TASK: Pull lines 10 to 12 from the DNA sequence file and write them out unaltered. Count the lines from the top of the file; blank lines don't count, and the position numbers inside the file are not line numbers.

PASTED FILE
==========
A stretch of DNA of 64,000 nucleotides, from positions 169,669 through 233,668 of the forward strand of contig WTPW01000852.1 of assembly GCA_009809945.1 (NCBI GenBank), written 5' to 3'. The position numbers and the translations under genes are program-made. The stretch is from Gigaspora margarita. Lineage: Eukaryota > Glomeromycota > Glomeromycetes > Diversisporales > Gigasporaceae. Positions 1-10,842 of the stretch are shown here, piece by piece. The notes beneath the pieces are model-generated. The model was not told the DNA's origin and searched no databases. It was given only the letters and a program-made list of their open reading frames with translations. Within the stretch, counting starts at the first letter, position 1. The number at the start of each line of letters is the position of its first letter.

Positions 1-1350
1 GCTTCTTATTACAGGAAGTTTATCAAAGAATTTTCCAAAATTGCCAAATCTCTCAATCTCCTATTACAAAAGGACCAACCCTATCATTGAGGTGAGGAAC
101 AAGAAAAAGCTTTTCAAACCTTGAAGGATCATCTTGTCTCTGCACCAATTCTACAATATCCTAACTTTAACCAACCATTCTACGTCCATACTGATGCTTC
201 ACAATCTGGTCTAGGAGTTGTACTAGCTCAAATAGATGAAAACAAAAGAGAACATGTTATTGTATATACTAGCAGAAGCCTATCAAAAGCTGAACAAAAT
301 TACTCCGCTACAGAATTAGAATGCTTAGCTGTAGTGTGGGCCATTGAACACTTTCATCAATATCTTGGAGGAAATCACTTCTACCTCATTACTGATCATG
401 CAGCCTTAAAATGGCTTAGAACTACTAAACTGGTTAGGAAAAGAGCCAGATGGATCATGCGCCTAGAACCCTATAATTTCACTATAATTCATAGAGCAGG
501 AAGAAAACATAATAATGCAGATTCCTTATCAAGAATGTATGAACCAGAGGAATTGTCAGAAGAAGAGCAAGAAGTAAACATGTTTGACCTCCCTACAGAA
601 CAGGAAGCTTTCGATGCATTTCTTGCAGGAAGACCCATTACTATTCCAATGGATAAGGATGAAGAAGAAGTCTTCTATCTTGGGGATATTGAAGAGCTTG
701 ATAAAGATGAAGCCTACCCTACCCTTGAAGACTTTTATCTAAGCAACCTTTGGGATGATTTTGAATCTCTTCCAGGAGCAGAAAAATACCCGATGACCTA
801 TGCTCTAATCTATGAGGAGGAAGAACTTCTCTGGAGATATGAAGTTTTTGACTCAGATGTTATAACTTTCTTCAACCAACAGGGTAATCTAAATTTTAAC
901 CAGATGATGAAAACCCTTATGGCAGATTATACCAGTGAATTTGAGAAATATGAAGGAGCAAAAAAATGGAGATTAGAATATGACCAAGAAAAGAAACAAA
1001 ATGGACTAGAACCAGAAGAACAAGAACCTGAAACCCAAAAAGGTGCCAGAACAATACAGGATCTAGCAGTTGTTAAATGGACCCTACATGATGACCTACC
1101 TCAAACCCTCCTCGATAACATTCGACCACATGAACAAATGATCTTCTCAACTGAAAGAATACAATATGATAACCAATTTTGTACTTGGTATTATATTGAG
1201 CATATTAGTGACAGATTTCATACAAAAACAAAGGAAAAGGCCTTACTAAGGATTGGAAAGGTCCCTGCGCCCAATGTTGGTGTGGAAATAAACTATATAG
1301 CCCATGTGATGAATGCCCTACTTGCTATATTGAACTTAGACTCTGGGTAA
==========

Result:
701 ATAAAGATGAAGCCTACCCTACCCTTGAAGACTTTTATCTAAGCAACCTTTGGGATGATTTTGAATCTCTTCCAGGAGCAGAAAAATACCCGATGACCTA
801 TGCTCTAATCTATGAGGAGGAAGAACTTCTCTGGAGATATGAAGTTTTTGACTCAGATGTTATAACTTTCTTCAACCAACAGGGTAATCTAAATTTTAAC
901 CAGATGATGAAAACCCTTATGGCAGATTATACCAGTGAATTTGAGAAATATGAAGGAGCAAAAAAATGGAGATTAGAATATGACCAAGAAAAGAAACAAA